24 Behold, I am God and have spoken it; these commandments are of me, and were given unto my servants in their weakness, after the manner of their language, that they might come to understanding.
25 And inasmuch as they erred it might be made known;
26 And inasmuch as they sought wisdom they might be instructed;
27 And inasmuch as they sinned they might be chastened, that they might repent;
28 And inasmuch as they were humble they might be made strong, and blessed from on high, and receive knowledge from time to time.
Out of this grows our most common question “what do the brethren say about the scriptures you’ve compiled?” So we have one group, the Saints, who are looking to the brethren to speak before they act to help their brother. Then you have another group, the Church, who has committed to remain silent on the issue. Until one of these two groups realizes the stalemate and is moved to action to help build God’s kingdom, millions outside of the Church will remain outside, and millions inside the Church will be as salt that has lost its savor.
(12) A number of studies and sources dealing with race issues (particularly vis-a-vis Blacks) and the Church have appeared in the past several years, including Armand Mauss’s sociological work; important historical research by a number of researchers including Jessie Embry, Newell Bringhurst and Darron Smith; historical fiction from Darius Gray and Margaret Young; the recent documentary Nobody Knows; and of course, your own work with Brother Gray on scriptural interpretation. What areas in the race-and-the-Church umbrella remain to be explored?
First I have to make a clarification, the Blacks in the Scriptures DVD series does not deal with scriptural interpretation. It’s critically important to make that distinction and understand the purpose for doing so. Scriptural interpretation implies that we are giving our opinions on what certain scriptures mean or could mean, which is not the case at all. What we’ve done is pointed out a wealth of scripture in all of the standard works as they relate to 5 key areas that make up the foundation of the misunderstandings. With over 2 ½ hours of scriptural evidence, there is very little, if any interpretation needed, just the ability to read, common sense and a very basic understanding of the nature of God.
There are a wealth of areas yet to be explored, though I think President Gray and I have unmasked the keystone. All concerned about this issue, in or out of the Church, want to know how Mormons believe God views His children of African descent, what role did Blacks play in Biblical history, is dark skin a curse and was the restriction on priesthood of God or man. These are the issues that keep Blacks out of the Church. We’ve seen that true doctrine understood brings them into the Church.
I recall the story of the building of the Salt Lake Temple when workers found that there were cracks in the foundation blocks. They were forced to take them out and start over, using new stones that were cut to fit together without mortar. So with obvious cracks in the foundation of the teachings regarding Blacks, it is also obvious that with over 162 years of these teachings, we now have a forest of incorrect doctrine being spread and taught. The entire forest needs to be removed with seeds of truths planted in their stead. Many Saints and leaders still incorrectly teach that interracial marriage is not of God, that the Lamanites had a darker skin than the Nephites, and that dark skin is a curse. Church manuals, children’s books, artist’s renderings are just some of the trees of this forest that need to be cut down and replaced with seeds of truth. One of our greatest areas of responsibility would be to the missionaries. They dedicate 18-24 months of their lives to go out and warn our neighbors, delivering the good news. For this labor of love, we have a responsibility to send them out prepared.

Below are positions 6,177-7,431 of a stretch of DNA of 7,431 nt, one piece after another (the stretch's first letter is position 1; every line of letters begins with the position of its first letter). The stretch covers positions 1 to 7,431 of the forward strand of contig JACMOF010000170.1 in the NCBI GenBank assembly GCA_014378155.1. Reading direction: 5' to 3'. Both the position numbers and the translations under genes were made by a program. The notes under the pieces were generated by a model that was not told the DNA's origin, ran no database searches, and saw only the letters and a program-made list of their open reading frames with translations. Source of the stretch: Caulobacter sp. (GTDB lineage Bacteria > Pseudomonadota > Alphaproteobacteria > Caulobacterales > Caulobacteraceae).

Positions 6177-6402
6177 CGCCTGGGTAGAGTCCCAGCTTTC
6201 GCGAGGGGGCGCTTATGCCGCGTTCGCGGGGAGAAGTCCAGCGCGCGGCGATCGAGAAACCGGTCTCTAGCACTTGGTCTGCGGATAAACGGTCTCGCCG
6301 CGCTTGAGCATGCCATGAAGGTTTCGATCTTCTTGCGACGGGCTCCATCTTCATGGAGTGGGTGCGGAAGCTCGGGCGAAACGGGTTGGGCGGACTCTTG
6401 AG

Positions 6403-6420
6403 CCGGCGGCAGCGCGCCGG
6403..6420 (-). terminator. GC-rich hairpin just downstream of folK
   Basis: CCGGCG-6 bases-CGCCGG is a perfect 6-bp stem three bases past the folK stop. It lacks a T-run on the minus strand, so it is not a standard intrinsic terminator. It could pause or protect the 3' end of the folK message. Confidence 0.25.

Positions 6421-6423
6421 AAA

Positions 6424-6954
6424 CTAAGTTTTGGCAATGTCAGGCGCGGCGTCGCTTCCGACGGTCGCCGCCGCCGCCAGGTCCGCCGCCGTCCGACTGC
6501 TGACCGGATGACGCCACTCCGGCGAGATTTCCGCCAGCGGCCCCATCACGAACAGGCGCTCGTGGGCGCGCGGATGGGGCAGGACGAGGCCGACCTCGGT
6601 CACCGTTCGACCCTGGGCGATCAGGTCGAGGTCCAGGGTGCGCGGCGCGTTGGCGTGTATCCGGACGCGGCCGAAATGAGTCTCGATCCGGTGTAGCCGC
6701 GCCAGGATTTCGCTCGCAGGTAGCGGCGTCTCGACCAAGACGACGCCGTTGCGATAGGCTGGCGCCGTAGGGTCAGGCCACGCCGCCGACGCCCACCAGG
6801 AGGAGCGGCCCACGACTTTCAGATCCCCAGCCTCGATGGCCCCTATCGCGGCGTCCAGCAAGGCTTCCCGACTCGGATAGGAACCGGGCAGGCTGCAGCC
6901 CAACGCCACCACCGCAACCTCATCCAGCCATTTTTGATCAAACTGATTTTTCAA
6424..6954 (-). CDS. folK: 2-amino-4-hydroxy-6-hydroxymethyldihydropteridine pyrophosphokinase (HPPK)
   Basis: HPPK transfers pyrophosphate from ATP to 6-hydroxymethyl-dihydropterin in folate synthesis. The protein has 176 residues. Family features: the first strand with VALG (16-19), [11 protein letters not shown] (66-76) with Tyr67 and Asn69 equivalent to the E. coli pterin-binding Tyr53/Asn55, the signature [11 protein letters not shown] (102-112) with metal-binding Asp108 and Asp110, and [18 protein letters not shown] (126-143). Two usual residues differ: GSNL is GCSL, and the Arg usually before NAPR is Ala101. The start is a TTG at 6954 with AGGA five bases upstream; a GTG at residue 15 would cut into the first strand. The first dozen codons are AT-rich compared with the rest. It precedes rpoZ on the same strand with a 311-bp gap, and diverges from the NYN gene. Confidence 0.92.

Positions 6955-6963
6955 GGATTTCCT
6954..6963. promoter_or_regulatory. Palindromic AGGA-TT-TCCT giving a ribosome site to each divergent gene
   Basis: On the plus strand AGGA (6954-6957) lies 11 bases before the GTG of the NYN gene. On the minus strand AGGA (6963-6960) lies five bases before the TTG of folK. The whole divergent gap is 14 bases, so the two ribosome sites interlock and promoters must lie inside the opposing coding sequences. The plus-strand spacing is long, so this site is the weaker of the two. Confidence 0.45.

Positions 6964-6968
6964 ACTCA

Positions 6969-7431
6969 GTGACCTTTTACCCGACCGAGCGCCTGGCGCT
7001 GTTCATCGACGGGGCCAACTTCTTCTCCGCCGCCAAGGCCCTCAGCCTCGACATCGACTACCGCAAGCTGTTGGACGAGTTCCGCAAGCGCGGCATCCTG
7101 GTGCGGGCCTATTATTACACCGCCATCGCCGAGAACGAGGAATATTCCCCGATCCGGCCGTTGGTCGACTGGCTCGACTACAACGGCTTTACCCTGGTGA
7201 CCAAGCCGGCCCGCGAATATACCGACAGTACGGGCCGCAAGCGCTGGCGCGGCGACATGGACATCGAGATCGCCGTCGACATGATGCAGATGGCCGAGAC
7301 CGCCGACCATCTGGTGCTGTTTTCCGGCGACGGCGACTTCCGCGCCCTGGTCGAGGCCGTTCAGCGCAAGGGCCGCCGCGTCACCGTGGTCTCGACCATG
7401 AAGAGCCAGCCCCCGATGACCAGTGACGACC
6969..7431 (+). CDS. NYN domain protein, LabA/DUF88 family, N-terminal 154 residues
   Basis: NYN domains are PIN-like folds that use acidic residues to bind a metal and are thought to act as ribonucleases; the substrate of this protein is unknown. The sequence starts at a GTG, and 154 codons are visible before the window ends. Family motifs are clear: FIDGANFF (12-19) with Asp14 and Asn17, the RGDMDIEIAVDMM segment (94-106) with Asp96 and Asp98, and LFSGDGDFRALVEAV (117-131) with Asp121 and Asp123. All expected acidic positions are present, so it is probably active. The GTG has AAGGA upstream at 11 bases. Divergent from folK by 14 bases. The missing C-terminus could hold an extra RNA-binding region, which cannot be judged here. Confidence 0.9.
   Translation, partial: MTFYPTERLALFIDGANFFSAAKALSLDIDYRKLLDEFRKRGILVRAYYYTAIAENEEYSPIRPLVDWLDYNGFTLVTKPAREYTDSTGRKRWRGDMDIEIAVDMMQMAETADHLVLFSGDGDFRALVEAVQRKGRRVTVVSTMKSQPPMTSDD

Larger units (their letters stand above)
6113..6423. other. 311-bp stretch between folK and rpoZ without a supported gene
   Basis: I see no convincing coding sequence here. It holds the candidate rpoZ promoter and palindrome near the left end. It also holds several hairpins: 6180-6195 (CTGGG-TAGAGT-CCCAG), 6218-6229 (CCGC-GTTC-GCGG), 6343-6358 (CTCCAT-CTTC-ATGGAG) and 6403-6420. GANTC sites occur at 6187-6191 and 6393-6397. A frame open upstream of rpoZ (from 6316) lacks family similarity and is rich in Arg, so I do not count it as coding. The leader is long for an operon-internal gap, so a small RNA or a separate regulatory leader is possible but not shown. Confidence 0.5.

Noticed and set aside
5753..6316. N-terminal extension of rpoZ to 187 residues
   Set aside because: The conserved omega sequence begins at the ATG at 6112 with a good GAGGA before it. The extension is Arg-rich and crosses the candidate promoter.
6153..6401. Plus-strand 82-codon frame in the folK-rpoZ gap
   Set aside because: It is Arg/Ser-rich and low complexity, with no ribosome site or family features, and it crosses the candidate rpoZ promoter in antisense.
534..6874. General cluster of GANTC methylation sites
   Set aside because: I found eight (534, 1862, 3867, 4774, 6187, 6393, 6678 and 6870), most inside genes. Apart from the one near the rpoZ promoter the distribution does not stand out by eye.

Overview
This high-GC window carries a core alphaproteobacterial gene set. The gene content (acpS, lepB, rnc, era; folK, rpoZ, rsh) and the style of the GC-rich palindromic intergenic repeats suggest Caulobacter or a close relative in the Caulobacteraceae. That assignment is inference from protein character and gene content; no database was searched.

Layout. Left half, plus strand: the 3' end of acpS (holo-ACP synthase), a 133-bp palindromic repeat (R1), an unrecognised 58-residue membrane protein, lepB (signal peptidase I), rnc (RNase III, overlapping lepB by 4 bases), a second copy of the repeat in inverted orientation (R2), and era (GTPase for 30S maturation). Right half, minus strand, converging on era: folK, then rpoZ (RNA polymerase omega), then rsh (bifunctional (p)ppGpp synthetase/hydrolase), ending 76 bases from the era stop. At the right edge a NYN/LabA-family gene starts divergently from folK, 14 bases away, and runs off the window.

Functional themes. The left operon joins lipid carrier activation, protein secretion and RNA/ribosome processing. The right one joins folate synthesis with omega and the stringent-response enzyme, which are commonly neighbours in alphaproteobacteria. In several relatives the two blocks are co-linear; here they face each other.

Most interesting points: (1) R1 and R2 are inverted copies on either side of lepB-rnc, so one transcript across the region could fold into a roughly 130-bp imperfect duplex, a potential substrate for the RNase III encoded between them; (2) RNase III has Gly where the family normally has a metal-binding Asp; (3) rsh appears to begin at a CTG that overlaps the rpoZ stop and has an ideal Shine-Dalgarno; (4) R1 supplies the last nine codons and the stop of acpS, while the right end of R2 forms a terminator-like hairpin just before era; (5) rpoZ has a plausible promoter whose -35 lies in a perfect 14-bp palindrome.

Church leaders and auxillaries are in desperate need of training. We still have parents taking their children out of nursery or primary because they don’t want them in with Black kids. We recently had a Bishop refuse baptism to several Blacks families saying that we don’t want to add so many Black families to the ward all at once. We recently had a Stake President say that he doesn’t call Black Bishops because he knows they’ll try to address the Blacks issues. We have an incredible amount of Black single sisters, but very few Black men for them to marry because the folklore and the lack of understanding of these issues has a greater effect of keeping Black men out of the Church. So these faithful sisters tarry alone waiting for their blessings. Black children struggle with self esteem because they don’t have anyone that looks like them in the circles where they spend most of their lives.
So once you get involved and actually go to the forest with your ax or chainsaw, ready to help fix the problem, then you’ll have a better view of the enormous amount of issues yet to be addressed, or trees that need to be hewn down. When a problem is ignored for as long as we have, the work of restitution could take decades. So we really should get to work on it.
D&C 123: 13 Therefore, that we should waste and wear out our lives in bringing to light all the hidden things of darkness, wherein we know them; and they are truly manifest from heaven—